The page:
Not-knowing is true knowledge.
Presuming to know is a disease.
First realize that you are sick;
then you can move toward health.
The Master is her own physician.
She has healed herself of all knowing.
Thus she is truly whole.
-Lao-tzu- (Tao Te Ching, verse 71, interpretation by Stephen Mitchell)
My teachings are easy to understand
and easy to put into practice.
Yet your intellect will never grasp them,
and if you try to practice them, you’ll fail.
My teachings are older than the world.
How can you grasp their meaning?
If you want to know me,
look inside your own heart.
-Lao-tzu- (Tao Te Ching, verse 70, interpretation by Stephen Mitchell)
The generals have a saying:
‘Rather than make the first move
it is better to wait and see.
Rather than advance an inch
it is better to retreat a yard.’
This is called going forward without advancing,
pushing back without using weapons.
There is no greater misfortune
than underestimating your enemy.
Underestimating your enemy
means thinking that he is evil.
Thus you destroy your three treasures
and become an enemy yourself.
When two great forces oppose each other,
the victory will go
to the one that knows how to yield.
-Lao-tzu- (Tao Te Ching, verse 69, interpretation by Stephen Mitchell)
The best athlete
wants his opponent at his best.
The best general
enters the mind of his enemy.
The best businessman
serves the communal good.
The best leader
follows the will of the people.
All of them embody
the virtue of non-competition.
Not that they don’t love to compete,
but they do it in the spirit of play.
In this they are like children
and in harmony with the Tao.
-Lao-tzu- (Tao Te Ching, verse 68, interpretation by Stephen Mitchell)
Some say that my teaching is nonsense.
Others call it lofty but impractical.
But to those who have looked inside themselves,
this nonsense makes perfect sense.
And to those who put it into practice,
this loftiness has roots that go deep.
I have just three things to teach:
simplicity, patience, compassion.
These three are your greatest treasures.
Simple in actions and in thoughts,
you return to the source of being.
Patient with both friends and enemies,
you accord with the way things are.
Compassionate toward yourself,
you reconcile all beings in the world.
-Lao-tzu- (Tao Te Ching, verse 67, interpretation by Stephen Mitchell)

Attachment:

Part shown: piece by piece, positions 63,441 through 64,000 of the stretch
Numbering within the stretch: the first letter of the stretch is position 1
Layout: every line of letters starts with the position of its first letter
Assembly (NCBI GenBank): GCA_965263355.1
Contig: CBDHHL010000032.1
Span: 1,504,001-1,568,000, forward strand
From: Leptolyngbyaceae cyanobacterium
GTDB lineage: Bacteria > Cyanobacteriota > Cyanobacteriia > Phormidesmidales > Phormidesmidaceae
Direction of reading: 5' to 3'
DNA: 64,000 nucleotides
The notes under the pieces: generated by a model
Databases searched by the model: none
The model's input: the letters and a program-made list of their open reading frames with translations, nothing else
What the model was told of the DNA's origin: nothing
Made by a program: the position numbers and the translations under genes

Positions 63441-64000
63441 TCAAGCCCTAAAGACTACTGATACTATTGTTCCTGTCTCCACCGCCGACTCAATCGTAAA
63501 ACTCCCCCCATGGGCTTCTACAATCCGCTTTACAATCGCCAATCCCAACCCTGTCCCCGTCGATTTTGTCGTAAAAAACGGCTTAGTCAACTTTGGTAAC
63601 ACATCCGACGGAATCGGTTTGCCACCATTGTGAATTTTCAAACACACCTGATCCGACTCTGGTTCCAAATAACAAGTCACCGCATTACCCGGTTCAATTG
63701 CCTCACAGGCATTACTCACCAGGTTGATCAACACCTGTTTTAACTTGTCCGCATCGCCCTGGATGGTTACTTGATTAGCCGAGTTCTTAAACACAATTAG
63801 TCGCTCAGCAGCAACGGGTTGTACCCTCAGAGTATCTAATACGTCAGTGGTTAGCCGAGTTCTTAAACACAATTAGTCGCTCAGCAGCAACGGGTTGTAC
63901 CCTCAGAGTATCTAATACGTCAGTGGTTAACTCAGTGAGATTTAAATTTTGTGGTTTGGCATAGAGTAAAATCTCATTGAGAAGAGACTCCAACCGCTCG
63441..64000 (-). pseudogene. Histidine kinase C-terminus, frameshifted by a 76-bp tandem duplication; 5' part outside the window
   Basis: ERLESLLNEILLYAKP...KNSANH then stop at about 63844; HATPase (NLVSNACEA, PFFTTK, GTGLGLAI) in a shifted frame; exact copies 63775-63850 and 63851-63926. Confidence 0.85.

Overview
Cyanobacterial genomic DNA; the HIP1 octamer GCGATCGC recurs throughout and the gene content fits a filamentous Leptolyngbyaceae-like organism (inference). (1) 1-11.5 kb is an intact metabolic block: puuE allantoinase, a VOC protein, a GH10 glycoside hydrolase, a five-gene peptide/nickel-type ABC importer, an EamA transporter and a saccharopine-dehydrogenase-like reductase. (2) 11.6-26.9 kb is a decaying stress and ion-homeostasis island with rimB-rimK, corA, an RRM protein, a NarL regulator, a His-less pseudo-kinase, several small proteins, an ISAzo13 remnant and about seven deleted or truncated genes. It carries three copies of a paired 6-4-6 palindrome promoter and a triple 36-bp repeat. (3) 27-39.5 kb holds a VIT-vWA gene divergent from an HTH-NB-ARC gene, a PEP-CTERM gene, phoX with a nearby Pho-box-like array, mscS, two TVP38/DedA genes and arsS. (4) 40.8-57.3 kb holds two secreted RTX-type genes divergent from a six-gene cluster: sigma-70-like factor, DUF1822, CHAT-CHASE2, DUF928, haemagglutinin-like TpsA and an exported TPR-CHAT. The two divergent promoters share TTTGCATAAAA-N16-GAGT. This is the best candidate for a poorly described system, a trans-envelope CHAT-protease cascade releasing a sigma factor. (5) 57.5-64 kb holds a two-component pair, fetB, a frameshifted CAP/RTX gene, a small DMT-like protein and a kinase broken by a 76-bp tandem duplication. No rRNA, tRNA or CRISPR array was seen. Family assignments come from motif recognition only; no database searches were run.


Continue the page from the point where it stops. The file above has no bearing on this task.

All streams flow to the sea
because it is lower than they are.
Humility gives it its power.
If you want to govern the people,
you must place yourself below them.
If you want to lead the people,
you must learn how to follow them.
The Master is above the people,
and no one feels oppressed.
She goes ahead of the people,
and no one feels manipulated.
The whole world is grateful to her.
Because she competes with no one,
no one can compete with her.
-Lao-tzu- (Tao Te Ching, verse 66, interpretation by Stephen Mitchell)
The ancient Masters
didn’t try to educate people,
but kindly taught them to not-know.
When they think that they know the answers,
people are difficult to guide.
When they know that they don’t know,
people can find their own way.
If you want to learn how to govern,
avoid being clever or rich.
The simplest pattern is the clearest.
Content with an ordinary life,
you can show all people the way
back to their own true nature.
-Lao-tzu- (Tao Te Ching, verse 65, interpretation by Stephen Mitchell)
What is rooted is easy to nourish.
What is recent is easy to correct.
What is brittle is easy to break.
What is small is easy to scatter.
Prevent trouble before it arises.
Put things in order before they exist.
The giant pine tree
grows from a tiny sprout.
The journey of a thousand miles
starts from beneath your feet.
Rushing into action, you fail.
Trying to grasp things, you lose them.
Forcing a project to completion,
you ruin what was almost ripe.
Therefore the Master takes action
by letting things take their course.
He remains as calm
at the end as at the beginning.
He has nothing,
thus has nothing to lose.
What he desires is non-desire;
what he learns is to unlearn.
He simply reminds people
of who they have always been.
He cares about nothing but the Tao.
Thus he can care for all things.
-Lao-tzu- (Tao Te Ching, verse 64, interpretation by Stephen Mitchell)
Act without doing;
work without effort.
Think of the small as large
and the few as many.
Confront the difficult
while it is still easy;
accomplish the great task
by a series of small acts.
The Master never reaches for the great;
thus she achieves greatness.
When she runs into a difficulty,
she stops and gives herself to it.
She doesn’t cling to her own comfort;
thus problems are no problem for her.
-Lao-tzu- (Tao Te Ching, verse 63, interpretation by Stephen Mitchell)
The Tao is the center of the Universe,
the good man’s treasure,
the bad man’s refuge.
Honors can be bought with fine words,
respect can be won with good deeds;
but the Tao is beyond all value,
and no one can achieve it.
Thus, when a new leader is chosen,
don’t offer to help him
with your wealth or your expertise.
to teach him about the Tao.
Why did the ancient Masters esteem the Tao?
Because, being one with the Tao,
when you seek you find;
and when you make a mistake, you are forgiven.
That is why everybody loves it.
-Lao-tzu- (Tao Te Ching, verse 62, interpretation by Stephen Mitchell)